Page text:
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Record-setting year at the Ironman World Championship

It was a year like no other in Kona - here's the data to prove it!

Photo by: Kevin Mackinnon

With two days of racing and a return to the Big Island of Hawaii after three years away, we knew that this year’s Ironman World Championship would offer an exciting week of racing. The week was even more groundbreaking that we could have imagined, including a two-hour course record by Australia’s Lauren Parker (pictured above) in the women’s hand cycle division.

Here are some of the statistics courtesy of Ironman from last week’s record-setting Ironman World Championship:

  • For the first time in the 45 years of the Ironman World Championship, the event was hosted as a two-day event with the professional women and professional men both being able to race on their own days. With the extra time, professional men, including would-be 2022 Ironman World Champion Gustav Iden (NOR) and the 2021 Ironman World Champion Kristian Blummenfelt (NOR), lined the course to support the women racing, while the women did the same, with Sarah Crowley (AUS) even volunteering at an aid station
  • With a two-day event, this was the largest female and overall athlete field to compete at the Ironman World Championship (Ironman reported that over 5,000 athletes were registered for the event. 2,592 started on Thursday, while 2,612 started the Saturday race.)
  • With a time of 16:31:27, Chris Nikic (USA) became the first person with Down syndrome to finish the Ironman World Championship; It just so happens it was also Chris’ 23rd birthday on race day
  • With a time of 13:05:44, 29-year-old Sam Holness (GBR) became the first known person with autism to finish the Ironman World Championship

  • Chelsea Sodaro became the first American woman to win The Ironman World Championship since 1996. The last American female to win prior to Sodaro was the Queen of Kona, Paula Newby-Fraser, who is from Zimbabwe, but became a United States citizen prior to winning in 1996. American Karen Smyers won in 1995 breaking a streak from 1985 without a female winner from the U.S.
    • Sodaro was also the first male or female American to win the Ironman World Championship since 2002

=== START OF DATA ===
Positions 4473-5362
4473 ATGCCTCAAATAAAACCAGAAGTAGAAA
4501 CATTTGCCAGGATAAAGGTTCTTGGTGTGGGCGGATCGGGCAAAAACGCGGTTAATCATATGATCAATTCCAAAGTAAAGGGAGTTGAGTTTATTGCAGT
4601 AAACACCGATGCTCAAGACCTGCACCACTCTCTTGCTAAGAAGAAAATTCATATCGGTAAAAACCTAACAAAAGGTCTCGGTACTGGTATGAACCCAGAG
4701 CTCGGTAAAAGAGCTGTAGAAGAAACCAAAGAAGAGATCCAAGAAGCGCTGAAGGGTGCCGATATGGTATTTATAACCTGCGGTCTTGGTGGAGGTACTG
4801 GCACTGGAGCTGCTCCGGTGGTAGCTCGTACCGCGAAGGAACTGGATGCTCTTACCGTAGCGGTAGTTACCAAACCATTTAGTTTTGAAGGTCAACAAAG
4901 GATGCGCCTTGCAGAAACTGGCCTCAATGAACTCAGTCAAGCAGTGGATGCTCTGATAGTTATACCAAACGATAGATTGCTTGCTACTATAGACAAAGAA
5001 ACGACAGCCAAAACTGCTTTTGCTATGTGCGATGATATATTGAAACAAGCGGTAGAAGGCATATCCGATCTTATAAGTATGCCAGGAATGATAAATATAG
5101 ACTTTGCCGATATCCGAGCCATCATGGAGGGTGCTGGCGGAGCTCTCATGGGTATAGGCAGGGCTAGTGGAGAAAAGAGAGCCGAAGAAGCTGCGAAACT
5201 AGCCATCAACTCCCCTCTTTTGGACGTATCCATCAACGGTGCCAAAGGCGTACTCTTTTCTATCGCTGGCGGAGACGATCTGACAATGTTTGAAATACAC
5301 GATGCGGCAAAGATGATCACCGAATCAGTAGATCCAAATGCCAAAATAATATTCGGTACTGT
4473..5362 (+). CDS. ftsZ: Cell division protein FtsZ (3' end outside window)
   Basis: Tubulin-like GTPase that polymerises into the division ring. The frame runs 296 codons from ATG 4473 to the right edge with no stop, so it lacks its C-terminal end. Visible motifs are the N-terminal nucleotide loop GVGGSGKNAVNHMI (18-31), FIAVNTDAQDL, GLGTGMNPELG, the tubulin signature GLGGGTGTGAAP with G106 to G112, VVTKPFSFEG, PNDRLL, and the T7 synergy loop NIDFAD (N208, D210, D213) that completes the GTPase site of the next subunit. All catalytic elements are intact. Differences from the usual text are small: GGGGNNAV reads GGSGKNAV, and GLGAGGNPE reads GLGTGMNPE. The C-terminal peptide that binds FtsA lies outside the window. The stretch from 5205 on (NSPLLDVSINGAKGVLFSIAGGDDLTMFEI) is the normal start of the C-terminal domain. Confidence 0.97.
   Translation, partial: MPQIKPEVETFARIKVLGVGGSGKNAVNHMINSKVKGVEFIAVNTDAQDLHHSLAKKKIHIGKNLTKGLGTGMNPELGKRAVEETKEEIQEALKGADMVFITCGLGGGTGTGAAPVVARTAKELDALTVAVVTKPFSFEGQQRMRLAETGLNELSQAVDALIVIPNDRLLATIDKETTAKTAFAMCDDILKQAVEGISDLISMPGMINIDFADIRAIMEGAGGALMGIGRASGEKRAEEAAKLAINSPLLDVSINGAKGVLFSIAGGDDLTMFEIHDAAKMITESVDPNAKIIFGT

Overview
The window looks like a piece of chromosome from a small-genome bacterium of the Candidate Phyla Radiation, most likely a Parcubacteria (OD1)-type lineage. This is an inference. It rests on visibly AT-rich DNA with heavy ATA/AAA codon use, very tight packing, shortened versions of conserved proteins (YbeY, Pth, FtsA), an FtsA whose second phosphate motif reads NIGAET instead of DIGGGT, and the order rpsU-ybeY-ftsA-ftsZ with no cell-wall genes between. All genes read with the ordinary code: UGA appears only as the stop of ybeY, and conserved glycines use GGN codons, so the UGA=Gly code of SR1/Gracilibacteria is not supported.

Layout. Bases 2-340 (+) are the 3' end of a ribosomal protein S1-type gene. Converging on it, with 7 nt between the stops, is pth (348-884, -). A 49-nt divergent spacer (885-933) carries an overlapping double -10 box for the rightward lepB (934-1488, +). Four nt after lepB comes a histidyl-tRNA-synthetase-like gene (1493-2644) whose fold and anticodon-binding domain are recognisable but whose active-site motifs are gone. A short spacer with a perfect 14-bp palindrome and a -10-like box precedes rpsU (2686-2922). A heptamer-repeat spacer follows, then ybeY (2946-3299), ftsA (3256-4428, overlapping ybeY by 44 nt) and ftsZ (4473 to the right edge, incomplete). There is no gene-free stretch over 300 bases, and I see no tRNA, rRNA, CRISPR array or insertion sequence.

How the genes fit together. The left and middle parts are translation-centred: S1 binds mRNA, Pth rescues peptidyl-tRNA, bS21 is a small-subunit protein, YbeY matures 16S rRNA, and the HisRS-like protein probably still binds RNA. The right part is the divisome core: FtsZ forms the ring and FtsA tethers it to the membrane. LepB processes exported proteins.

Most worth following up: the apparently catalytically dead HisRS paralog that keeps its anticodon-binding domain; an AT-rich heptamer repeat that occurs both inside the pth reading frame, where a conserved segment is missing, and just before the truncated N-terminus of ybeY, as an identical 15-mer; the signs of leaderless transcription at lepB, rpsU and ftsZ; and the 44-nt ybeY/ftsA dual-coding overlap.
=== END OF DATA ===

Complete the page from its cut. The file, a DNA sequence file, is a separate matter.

• Sodaro also was the first professional rookie to win the event in 15 years
    • Sodaro won just 18 months after giving birth to her daughter
  • Lauren Parker (AUS) became just the 3rd female handcyclist to finish the Ironman World Championship. In the process, she set a new world best time for the female handcycle division with a finish time of 12:20:35, breaking the previous best set in 2018 by over 2 hours
  • Austria’s Thomas Fruhwirth also broke the previous handcycle division men’s record, completing the race in 8:15:39, beating Jetze Plat’s record set in 2017 of 8:41:47.
France’s Sam Laidlow would set a new bike course record of 4:04:36.
  • Sam Laidlow (FRA) set a new course best for the Ironman World Championship with a time of 4:04:34, besting the previous best of 4:09:06 set in 2018 by Cameron Wurf
  • Gustav Iden (NOR) had a historic day finishing in a time of 7:40:24 to set a new course best and earn his first Ironman World Championship victory breaking Jan Frodeno’s mark of 7:51:13 from 2019. He also ran a 2:36:15 setting a new run course best that surpassed Patrick Lange’s (DEU) time of 2:39:45 from 2016
    • Iden is the first male rookie to win the event since the debut of professionals
  • On Saturday, the top 10 men all finished Sub-8-hours showing the growth in competitive long-distance triathlon in a very short time. It wasn’t long ago that breaking the 8-hour mark in the men’s professional Ironman World Championship race was the time to strive for. It wasn’t broken until 2018 when Patrick Lange won with a time of 7:52:39
  • At 78 years old, Cherie Gruenfeld (USA) became the oldest female athlete to finish the Ironman World Championship.
  • Warren Hill (NZL) was the oldest male to finish the 2022 Ironman World Championship at 82 years of age. From Auckland, Warren crossed the line in 16:16:25 to finish second in the 80-84 age group
Max Neumann broke the old course record with his 7:44:44.
  • Max Neumann who finished fourth, recorded the best finish by an Australian male professional since Luke McKenzie finished third in 2013
    • Neumann’s finishing time of 7:44:44 is now the fastest ever time recorded by an Australian in an Ironman